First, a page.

Subject: Re: VS2000 bits
To: der Mouse <mouse@Rodents.Montreal.QC.CA>
From: Sheila //or// Bob (depends on who's writing) <email@example.com>
Date: 09/13/1998 16:04:33
I get a chance to help you after the zillions of times you have helped
I have been filing all the 2k and 3100 stuff seperately - I will get my
3100 running soon. Right after my ppp on uVII!!
so many things, so little time, so little beer!
der Mouse wrote:
> Well, thanks to you people, I know have a better idea what my VS2000 is
> like. I managed to get it opened right up, after having no luck
> getting so much as a ROM banner out of it, either on the printer-port
> serial console or the graphics console.
> And I once again I find myself in need of either some kind of VS2000
> FAQ or help from the kind souls on port-vax.
RE: VS2000 tests and other oddities?
Mon, 25 May 1998 03:13:59 +0200
Gunnar Helliesen <firstname.lastname@example.org>
"'Brian D Chase'" <email@example.com>, NetBSD/vax
Mailing List <port-vax@NetBSD.ORG>
Brian D Chase wrote:
> I was poking around for various test numbers and letters on a
> VS2000 when
> I came across the most interesting test 90. It obviously has
> to do with
> stats on the ethernet device, but is there anything else it does?
I got this through someone on this list, I think, but now I can't
remember who or where or ... aarghh! my mind is going! ....
The power-up testing and "console-mode" utilities for the 2000's.
* KA-410-A is a multi-user, uVAX2000 system. -B is the single user
* VAXstation 2000. V1.2 is the ROM rev level. NB for VAXstation
* 4- or 8-plane graphics board, v2.1 is required.
* In the count-down a "_" means the thing wasn't found for test.
? E 0040 0000.0005 < clock battery need charge.
? C 0080 0000.4001 < odd-ball terminal as console(I get it
with a Rainbow used as console,but it works just
If you type T 50 at the >>> prompt should get a display like:
* the ID above is the ethernet hardware adress.
?? MONO 0001.F002
* the base (mono) video option. Naturaly not found on a microVAX,
* only a VAXstation.
? CLK 0000.0005
* This is saying that the battery which maintains the clock has
* out of electricity... leaving the Box powered-up for 24 hours
* should get a display:
CLK 0000.0001 which is the healthy sign.
* the Non-Volatile Read-only memory is healthy.
? DZ 0000.4001
00004001 00000001 00000001 00000001 00000000 00000000
* the DZ display's six eight digit numbers refer to the 4 serial
* lines, the keyboard, and the mouse or tablet.
* A uVAX2000, should always show 00000000 00000000 as the last two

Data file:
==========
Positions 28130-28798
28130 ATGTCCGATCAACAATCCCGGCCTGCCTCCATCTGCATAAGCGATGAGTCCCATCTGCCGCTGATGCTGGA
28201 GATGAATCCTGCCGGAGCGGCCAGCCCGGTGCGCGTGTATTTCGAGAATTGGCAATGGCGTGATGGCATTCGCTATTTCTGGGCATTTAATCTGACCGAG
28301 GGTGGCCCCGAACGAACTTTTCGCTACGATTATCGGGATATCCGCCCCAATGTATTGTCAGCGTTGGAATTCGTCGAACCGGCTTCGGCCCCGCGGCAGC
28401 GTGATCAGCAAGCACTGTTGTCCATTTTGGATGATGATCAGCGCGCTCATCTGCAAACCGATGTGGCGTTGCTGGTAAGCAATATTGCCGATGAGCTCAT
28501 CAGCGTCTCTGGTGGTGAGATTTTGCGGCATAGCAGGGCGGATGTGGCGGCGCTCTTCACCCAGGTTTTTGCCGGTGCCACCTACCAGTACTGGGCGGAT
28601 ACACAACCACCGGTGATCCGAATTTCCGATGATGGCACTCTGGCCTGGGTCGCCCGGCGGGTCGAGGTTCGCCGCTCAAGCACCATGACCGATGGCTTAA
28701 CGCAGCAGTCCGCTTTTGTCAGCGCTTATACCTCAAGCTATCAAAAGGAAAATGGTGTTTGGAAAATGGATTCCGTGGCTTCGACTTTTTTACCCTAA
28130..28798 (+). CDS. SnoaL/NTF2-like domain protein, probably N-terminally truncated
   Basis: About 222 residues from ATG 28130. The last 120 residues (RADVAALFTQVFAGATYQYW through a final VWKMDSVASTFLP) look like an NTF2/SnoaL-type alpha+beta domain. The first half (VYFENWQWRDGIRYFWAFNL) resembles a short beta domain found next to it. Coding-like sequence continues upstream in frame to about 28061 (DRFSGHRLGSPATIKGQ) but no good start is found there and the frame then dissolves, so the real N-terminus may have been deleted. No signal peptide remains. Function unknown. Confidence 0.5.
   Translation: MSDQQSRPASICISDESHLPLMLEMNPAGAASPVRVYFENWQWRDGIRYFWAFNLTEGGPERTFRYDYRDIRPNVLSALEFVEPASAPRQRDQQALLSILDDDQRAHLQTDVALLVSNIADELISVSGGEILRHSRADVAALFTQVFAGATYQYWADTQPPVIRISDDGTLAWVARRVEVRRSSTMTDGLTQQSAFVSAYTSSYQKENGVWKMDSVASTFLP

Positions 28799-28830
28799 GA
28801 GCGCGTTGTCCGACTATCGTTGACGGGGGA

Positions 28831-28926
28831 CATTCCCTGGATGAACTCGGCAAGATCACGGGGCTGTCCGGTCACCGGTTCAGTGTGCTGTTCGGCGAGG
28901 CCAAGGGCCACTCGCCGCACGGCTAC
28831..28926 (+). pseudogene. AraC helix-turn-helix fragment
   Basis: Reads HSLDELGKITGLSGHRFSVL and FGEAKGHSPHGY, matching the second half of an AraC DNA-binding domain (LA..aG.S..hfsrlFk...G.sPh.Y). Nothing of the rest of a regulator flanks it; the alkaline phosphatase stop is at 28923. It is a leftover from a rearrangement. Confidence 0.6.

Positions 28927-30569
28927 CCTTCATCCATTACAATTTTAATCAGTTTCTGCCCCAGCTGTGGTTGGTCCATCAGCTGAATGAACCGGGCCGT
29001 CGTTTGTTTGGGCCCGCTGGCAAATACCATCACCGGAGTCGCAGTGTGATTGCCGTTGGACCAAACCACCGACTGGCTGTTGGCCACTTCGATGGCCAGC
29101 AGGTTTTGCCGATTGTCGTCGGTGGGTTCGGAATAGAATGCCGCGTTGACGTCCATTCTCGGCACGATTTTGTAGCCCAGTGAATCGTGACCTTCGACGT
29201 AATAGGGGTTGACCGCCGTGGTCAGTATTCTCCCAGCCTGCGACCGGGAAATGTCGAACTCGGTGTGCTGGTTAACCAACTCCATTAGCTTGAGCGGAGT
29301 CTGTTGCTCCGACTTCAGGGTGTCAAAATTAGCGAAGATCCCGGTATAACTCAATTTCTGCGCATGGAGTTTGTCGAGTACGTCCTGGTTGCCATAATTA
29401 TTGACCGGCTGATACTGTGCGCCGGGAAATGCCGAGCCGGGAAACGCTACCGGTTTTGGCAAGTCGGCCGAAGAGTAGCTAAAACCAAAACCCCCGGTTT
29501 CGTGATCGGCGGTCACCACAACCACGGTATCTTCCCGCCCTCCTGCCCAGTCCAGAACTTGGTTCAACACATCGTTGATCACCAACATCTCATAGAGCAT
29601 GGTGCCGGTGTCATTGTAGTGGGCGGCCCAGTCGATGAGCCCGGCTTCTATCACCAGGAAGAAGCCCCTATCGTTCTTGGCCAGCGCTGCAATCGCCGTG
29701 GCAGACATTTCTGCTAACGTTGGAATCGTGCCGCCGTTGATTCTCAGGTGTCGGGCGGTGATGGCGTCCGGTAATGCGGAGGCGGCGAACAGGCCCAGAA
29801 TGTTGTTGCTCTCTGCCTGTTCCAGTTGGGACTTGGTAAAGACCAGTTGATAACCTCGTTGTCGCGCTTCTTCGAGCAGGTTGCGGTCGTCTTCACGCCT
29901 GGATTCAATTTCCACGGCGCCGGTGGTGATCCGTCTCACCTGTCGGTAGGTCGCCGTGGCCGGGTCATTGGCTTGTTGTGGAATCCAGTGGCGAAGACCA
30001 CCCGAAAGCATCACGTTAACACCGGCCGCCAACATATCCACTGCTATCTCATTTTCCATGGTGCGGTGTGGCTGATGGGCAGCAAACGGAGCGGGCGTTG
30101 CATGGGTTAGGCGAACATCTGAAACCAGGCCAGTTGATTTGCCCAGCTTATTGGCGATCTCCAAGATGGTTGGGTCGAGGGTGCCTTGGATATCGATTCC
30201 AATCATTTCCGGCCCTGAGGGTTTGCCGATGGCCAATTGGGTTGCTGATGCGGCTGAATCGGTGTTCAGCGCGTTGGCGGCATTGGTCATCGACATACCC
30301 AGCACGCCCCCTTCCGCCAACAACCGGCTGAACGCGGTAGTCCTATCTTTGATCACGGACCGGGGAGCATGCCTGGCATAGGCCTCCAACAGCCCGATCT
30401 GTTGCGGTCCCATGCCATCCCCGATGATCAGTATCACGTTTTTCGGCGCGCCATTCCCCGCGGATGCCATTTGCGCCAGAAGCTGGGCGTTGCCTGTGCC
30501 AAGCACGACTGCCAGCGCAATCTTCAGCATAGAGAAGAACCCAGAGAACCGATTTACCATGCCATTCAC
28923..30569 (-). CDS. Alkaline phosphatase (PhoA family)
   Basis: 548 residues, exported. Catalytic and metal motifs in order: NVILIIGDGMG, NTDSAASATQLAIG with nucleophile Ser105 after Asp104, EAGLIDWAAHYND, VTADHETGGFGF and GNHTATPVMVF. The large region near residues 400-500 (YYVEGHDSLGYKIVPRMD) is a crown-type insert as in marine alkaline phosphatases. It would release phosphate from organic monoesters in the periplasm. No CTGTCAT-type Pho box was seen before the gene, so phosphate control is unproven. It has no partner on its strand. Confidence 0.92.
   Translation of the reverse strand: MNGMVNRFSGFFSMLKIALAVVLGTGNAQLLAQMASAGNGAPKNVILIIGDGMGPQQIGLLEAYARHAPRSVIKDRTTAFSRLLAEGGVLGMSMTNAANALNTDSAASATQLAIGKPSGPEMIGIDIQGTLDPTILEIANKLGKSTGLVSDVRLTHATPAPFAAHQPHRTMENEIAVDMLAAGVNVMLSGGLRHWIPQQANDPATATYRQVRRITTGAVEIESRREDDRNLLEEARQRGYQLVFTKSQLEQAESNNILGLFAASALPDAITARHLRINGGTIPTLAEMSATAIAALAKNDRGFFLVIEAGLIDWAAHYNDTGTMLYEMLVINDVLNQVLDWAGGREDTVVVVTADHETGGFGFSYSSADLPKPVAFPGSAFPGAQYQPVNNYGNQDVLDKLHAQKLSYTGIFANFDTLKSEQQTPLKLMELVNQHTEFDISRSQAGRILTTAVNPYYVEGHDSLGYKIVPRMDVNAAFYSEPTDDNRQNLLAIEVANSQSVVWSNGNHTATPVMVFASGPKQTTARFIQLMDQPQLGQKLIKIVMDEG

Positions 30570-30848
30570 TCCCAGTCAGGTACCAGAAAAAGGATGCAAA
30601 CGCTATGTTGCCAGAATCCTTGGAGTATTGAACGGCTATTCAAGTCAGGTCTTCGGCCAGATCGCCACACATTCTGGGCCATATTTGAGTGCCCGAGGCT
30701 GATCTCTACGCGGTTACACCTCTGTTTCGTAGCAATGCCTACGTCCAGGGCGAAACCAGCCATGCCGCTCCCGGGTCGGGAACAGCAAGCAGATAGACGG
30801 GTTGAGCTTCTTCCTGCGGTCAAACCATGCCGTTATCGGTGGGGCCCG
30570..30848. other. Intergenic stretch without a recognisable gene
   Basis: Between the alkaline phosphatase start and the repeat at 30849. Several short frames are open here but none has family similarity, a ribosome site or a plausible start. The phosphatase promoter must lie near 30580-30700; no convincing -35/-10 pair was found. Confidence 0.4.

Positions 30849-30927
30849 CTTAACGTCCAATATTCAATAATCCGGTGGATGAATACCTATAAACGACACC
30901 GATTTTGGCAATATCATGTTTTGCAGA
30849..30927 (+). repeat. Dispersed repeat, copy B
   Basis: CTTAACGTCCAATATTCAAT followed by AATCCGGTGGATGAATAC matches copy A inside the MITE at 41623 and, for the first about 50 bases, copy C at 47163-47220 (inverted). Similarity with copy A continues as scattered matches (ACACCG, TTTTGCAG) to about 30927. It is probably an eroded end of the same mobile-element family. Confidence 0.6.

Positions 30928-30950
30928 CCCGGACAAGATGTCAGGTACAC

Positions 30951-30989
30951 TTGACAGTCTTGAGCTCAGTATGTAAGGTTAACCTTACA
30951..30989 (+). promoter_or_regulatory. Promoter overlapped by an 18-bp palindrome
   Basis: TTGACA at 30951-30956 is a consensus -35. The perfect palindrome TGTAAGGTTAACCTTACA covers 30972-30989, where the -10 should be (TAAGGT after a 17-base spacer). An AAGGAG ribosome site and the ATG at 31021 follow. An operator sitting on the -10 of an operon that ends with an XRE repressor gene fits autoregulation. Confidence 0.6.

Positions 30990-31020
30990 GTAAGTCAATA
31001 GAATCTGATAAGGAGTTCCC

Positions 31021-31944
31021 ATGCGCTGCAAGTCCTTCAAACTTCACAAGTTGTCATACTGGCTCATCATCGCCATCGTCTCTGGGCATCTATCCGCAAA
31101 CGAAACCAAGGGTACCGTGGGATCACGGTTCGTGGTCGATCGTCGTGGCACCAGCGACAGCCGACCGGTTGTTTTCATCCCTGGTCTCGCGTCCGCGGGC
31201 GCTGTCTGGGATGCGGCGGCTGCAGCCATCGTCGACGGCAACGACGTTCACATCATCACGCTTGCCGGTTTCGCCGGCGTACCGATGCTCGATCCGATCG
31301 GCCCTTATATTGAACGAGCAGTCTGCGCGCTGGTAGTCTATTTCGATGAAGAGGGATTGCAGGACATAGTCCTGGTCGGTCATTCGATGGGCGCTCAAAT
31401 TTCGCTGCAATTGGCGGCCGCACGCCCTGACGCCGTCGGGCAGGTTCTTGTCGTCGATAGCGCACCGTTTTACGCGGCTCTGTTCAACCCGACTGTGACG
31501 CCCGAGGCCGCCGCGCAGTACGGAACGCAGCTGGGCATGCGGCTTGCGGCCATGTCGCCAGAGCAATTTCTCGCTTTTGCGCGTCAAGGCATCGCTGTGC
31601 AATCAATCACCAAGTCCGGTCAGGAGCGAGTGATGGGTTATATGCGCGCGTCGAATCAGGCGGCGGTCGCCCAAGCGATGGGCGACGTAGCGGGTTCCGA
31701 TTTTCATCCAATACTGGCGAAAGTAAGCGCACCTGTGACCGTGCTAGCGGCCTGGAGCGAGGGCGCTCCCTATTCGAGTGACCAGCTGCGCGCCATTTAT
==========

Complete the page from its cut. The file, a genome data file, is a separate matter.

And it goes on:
* the .0001 means that the MEMory is healthy, the 0006, and the
* 00600000 both tell you the box has 6 meg of memory. N.B. this is
* hex. If the first line,second half, is not .0001, there will be
* a second eight digit number on the second line telling you the
* details of the memory fault.
* Memory management
* Floating Point
* Interval Timer
00000000 00000000 00000000
* the Hard Disk Controller is healthy, but it can't see any disks
* which is recognizes as ready to use. Where it does see disks,
* the second line shows their size (in Hex) inorder DUA0,DUA1,DUA2
* RD32's=40Mb or 146B8,RD53's=71Mb or 22000, RD54's=159Mb or 4C437
* RX33's are either 1200KB or 960, or, if using RX50's, 400KB or
FFFFFF03 01000001 FFFFFF05 FFFFFF05 FFFFFF05 FFFFFF05 FFFFFF05
* the tape-drive port is healthy and it sees a good TK50-z drive
* talk to.
* Main system test is OK.
8PLN 0000.0001 V1.4
* the test found a healthy 8-plane graphics card, and Vx.x shows
* version number. Could alternatively be 4PLN for the 4-plane
NI 0000.0001 V1.3
* a healthy ethernet card was found, with its version number.
* Note, there must be a terminator, or a terminated ethernet cable
* for the card to test healthy.
Test 51 sets the NVR default Boot device.
Valid choices may be DUA0,DUA1,DUA2 (Disks,where available),
MUA0 (Tape) or ESA0 (Ethernet) also .... means no
You type in T 51 and the reply shows the current setting, youi then type
what you want it changed to.
.... ? >>> DUA1 This changes No Default, (....) to Disk
Should you want to clear the default back to none, enter only one
Test 52 sets the NVR default Boot flags.
Test 53 sets the NVR default recovery action flags.
Test 54 sets the keyboard language.
Tests 60,61, and 62 are only used on a VAXstation where no graphics card
T 60 - Displays alignment circle and cross hatch
T 61 - Displays a screen full of Es
T 62 - Displays a white screen
To run the hard disk formatter :
>>> T 70
VSfmt_QUE_unitno (0-2) ? 0
Note 1. The T 70 format is not a valid option to format an RX50 floppy,
but _is_ valid to format an RX33 floppy.
Note 2. The T 70 format utility will format non-Digital disks, but will
go into a series of questions for which you need the appropriate
How to Format a Non-Digital Hard Disk
If the hard disk installed on your system is not a DIGITAL disk, or if
it is a hard disk that the formatter program doesn't recognize, the
formatter goes into a query mode. This query mode allows you to input
specific data about the drive so that the format program can format the
THE FORMATTER PROGRAM DESTROYS ALL USER DATA ON THE DISK.
To run the formatter, type "TEST 70" and "RETURN" at the console prompt
">>>". The following text will be output to the screen:
To format the hard disk in the expansion box type "0" and "RETURN",
to format the hard disk in the expansion box, type "1" and "RETURN".
*N.B. I have entered numbers which are the published, presumeably
*numbers to format an RD32 (aka Seagate ST251). Some of these numbers